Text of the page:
There were some whispers in the hours and days immediately following Donald Trump’s upset win of the presidency that his fragile ego would keep him on the road hosting rallies, in order to bask in the presence of the adoring Trumpidian crowds. The actual work, in the meantime, would be left to VP Mike Pence.
We’ve already seen a bit of that, as Pence is said to have been instrumental in keeping the Carrier facility in Indiana, while Trump rushed to accept the accolades for it.
Now, Republicans who are trying to keep the show rolling through the transition are bracing for Herr Trump’s planned “Thank you” tour. Or in keeping with the season, as his cult will call it, the “Come Let Us Adore Him” tour.
Trump’s tour, billed as a “thank you” to supporters, begins Thursday at the 17,556-capacity U.S. Bank Arena in Cincinnati, and is expected to mimic the high-energy rallies that drove his insurgent presidential campaign.
Republican strategists acknowledged the political risks in Trump’s decision hold political events just 23 days after the Nov. 8 election — and more than seven weeks before his inauguration. But they were loathe to criticize the president-elect’s instincts after a surprise victory that was fueled the strong connection he forged with the voters, particularly in states the GOP hadn’t won in decades.
So they don’t want to stand up to him because they feel obligated to him?
This isn’t exactly the first time a candidate has pulled this kind of stunt.
To further mirror the unhinged insanity of Democrats in 2008, Trump is following in the footsteps of Barack Obama, whose first act as the new president was to launch a world-wide apology tour, as he went from country to country, holding rallies and apologizing for the existence of the United States.
The actual content of the speeches given may differ, but the arrogance and self-absorbed intent is the same.
Republicans’ approval of Trump’s political activities is a stark turnabout from their criticism of President Obama over the years. They have long accused the Democratic chief executive of choosing to engage in a “permanent campaign” bent on punishing political foes, rather than shift to governing and work with them.
Hate it from Obama. Love it from Trump.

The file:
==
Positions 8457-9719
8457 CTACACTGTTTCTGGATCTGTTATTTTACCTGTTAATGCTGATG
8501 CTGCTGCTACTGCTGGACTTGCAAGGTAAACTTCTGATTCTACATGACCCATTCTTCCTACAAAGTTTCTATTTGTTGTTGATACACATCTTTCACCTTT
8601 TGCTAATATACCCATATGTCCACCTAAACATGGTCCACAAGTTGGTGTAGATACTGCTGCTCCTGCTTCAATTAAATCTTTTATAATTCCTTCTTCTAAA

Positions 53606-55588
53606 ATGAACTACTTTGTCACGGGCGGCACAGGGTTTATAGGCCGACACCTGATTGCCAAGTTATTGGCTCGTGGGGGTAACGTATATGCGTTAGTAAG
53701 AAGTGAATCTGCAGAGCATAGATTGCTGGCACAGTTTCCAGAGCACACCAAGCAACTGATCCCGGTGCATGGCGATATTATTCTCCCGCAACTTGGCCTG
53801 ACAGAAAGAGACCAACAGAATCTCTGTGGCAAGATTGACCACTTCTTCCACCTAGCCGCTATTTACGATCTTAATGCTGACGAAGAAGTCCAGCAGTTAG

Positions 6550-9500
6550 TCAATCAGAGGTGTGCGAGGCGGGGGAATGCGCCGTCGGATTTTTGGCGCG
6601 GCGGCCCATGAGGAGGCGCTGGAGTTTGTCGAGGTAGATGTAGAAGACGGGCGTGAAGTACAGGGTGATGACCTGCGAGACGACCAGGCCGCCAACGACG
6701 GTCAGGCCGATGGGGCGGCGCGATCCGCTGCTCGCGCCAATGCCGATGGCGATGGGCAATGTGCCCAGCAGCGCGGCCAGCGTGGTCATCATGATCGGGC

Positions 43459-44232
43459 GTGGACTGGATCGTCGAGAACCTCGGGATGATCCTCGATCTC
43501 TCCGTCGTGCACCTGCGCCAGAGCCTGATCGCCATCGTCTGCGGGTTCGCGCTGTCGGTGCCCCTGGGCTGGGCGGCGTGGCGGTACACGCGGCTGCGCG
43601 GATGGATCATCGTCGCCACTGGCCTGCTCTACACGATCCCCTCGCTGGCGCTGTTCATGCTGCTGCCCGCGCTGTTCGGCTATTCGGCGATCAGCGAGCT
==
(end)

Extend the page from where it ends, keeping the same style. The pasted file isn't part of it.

Trump’s insecurity and need to be adored, so soon after his win raises other concerns. The nation is still bitterly divided, and let’s face it – Trump has no idea how to talk to people. He incites. His rallies are more to work up his base to a froth than to talk policy or bring hope.
“The risk is that these rallies become flashpoints between his supporters and his opponents, which prevents him from following through on his election night promise to bring the country together,” said a Republican strategist who has worked on campaigns and in a presidential administration.
“It’s obvious that there are very raw feelings around the country right now,” this strategist continued. “Rubbing salt in those wounds before you even get to an inauguration sets that process back.”
“Raw feelings” is putting it lightly.
Civility and decency bought their ticket out of town when President Obama told Republicans to “sit down and shut up.”
The emergence of Trump upgraded the tickets to first class, Boeing 777, parts unknown territory.
Some Democrats accept comparisons to Obama, but contend Trump raises the “permanent campaign” to a level typically found in quasi-authoritarian regimes built around the cult of personality-style leadership.
“This is yet another example of him pushing way past the usual boundaries when it comes to politics,” Democratic operative Jim Manley said. “I think this is highly unusual and fraught with some peril depending on how crowds react and what he says.”
One thing not to expect is for Trump to tell his spastic crowds to be excellent to one another. That’s not what Trump’s followers come to hear.
They want him to talk about those who are ruining the country (see: “other”). They want him to demonize the media, Hillary Clinton, and other Republicans.
They want to hear him talk about “draining the swamp,” even as his cabinet is swiftly filling up with swamp creatures.
The truth is, most of them don’t know the difference, until he tells them.
“Boy, these candidates/president-elects look awfully similar, don’t they?” said a GOP consultant. “Both won by appealing to their party’s basest voters. They both had or are having a tough time with their party leaders in Congress. Neither takes any kind of criticism well at all. All we need now is for Trump to win the Nobel Prize for doing absolutely nothing.”
And I would love to know who the consultant was that made this comment, because I owe him/her dinner, drinks, dancing, and my undying affection for that last line, alone.